It's mid-December, and Scott Gottlieb is at the Harvard Club. The Manhattan Institute has invited a few dozen people for an intimate discussion about what's happening at the Food and Drug Administration (FDA). As they eat finger foods and sip cocktails, a relaxed Gottlieb meanders around the room sans entourage and snags the occasional pretzel stick from a platter. As a former think tanker himself—he was an American Enterprise Institute resident fellow for roughly a decade—these are his people.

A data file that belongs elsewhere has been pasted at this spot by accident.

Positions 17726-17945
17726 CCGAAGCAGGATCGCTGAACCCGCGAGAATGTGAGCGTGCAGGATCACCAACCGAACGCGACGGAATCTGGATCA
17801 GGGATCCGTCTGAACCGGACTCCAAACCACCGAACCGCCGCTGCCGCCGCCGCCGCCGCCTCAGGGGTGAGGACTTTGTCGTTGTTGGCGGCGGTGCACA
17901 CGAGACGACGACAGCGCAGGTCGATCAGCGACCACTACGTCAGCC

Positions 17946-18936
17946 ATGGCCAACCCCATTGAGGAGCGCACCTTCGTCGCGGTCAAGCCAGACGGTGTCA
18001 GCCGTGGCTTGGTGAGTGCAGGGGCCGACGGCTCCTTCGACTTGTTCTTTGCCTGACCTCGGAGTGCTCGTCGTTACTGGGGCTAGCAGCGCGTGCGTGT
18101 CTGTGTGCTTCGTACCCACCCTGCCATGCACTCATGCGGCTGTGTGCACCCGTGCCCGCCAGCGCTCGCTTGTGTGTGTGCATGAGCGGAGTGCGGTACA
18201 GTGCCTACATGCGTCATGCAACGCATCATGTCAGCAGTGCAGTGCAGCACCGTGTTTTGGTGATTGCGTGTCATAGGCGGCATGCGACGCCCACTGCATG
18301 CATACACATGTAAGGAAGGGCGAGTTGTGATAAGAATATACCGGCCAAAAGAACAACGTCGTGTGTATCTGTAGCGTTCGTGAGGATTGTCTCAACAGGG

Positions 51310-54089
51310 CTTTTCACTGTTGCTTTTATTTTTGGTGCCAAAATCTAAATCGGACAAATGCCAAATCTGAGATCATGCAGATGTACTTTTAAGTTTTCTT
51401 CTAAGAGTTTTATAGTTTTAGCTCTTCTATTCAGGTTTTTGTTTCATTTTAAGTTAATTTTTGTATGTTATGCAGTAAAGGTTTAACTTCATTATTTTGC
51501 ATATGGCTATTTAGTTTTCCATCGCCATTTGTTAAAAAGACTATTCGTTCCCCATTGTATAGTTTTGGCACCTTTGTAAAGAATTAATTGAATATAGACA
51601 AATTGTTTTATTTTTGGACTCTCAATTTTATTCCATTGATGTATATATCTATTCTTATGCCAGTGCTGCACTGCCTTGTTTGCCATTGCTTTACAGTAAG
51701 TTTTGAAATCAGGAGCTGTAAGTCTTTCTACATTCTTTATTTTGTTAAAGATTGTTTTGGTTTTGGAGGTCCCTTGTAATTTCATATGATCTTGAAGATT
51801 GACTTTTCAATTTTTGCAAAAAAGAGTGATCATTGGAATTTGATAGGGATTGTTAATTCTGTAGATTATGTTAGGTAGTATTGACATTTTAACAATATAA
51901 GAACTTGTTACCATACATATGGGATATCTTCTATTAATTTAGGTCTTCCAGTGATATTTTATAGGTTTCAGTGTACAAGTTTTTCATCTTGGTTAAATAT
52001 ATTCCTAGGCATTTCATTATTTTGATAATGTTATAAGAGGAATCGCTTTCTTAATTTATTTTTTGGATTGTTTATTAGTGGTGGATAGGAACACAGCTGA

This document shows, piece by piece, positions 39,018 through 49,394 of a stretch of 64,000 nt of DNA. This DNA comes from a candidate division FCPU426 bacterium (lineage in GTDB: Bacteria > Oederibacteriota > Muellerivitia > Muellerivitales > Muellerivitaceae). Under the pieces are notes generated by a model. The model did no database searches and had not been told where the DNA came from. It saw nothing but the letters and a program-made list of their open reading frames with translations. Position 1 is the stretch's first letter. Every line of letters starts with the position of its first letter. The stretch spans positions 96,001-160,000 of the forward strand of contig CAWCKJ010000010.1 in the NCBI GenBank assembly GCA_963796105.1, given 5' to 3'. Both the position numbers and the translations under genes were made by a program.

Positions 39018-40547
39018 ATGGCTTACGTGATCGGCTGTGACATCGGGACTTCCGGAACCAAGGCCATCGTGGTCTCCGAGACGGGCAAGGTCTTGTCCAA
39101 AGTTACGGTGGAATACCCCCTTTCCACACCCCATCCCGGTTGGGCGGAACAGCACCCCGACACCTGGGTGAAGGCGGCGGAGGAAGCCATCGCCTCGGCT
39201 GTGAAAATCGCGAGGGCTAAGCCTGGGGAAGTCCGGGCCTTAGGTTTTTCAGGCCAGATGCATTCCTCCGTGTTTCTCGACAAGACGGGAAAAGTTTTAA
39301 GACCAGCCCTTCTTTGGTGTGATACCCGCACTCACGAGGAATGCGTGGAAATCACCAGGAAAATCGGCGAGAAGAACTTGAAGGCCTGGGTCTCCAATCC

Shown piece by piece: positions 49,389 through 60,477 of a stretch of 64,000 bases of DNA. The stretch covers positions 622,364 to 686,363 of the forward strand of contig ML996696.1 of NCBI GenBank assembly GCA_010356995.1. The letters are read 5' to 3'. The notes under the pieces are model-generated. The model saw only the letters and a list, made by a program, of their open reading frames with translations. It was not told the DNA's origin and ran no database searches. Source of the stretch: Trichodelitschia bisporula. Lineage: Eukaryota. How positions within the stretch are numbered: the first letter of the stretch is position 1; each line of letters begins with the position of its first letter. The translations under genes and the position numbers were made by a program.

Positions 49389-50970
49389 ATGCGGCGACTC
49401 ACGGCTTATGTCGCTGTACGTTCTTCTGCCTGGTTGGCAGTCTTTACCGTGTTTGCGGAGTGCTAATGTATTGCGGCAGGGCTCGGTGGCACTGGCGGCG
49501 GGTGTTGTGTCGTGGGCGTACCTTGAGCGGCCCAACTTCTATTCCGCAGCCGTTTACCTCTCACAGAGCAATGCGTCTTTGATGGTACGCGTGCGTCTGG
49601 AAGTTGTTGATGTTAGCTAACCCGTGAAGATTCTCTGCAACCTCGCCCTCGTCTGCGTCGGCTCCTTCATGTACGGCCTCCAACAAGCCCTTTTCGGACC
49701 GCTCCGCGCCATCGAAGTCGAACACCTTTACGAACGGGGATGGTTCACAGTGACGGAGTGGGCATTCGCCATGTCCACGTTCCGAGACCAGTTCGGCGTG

Everyone takes their seats. Gottlieb's old friend Peter Huber, an attorney and senior fellow at the host institute, is sitting right up front. Just a few years earlier, the two had partnered to argue the affirmative in a debate over whether "the FDA's caution is hazardous to our health." But now that Gottlieb is the head honcho at the agency, some libertarians who once considered him a fellow traveler are finding him a tough nut to crack, writes Mike Riggs in his latest print feature for Reason.
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